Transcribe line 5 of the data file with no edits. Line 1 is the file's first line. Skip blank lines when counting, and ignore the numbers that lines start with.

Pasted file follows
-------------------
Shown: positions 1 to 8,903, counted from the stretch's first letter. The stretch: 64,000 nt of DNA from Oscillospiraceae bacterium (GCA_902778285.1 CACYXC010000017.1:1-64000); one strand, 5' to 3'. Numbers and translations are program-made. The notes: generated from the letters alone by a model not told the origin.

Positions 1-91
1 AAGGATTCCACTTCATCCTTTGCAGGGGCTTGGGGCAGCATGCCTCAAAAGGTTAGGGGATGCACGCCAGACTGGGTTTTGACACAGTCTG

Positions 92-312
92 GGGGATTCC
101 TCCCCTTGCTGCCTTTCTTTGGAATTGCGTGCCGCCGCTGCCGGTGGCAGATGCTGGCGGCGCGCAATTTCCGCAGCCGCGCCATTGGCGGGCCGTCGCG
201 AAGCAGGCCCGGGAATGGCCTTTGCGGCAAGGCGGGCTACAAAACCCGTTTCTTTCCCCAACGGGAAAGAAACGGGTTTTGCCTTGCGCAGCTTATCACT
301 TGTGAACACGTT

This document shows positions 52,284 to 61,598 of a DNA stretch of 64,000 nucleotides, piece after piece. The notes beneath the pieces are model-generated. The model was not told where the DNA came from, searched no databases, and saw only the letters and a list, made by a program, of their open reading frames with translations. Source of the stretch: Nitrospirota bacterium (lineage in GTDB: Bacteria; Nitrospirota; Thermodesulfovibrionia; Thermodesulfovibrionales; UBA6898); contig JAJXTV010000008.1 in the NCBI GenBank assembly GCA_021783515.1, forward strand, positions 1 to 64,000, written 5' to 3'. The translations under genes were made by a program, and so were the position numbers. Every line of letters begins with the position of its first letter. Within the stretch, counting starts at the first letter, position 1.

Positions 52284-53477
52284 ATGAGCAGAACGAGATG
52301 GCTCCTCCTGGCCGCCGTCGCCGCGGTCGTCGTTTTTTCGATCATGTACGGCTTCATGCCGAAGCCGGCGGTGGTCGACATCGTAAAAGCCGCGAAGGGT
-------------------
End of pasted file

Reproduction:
92 GGGGATTCC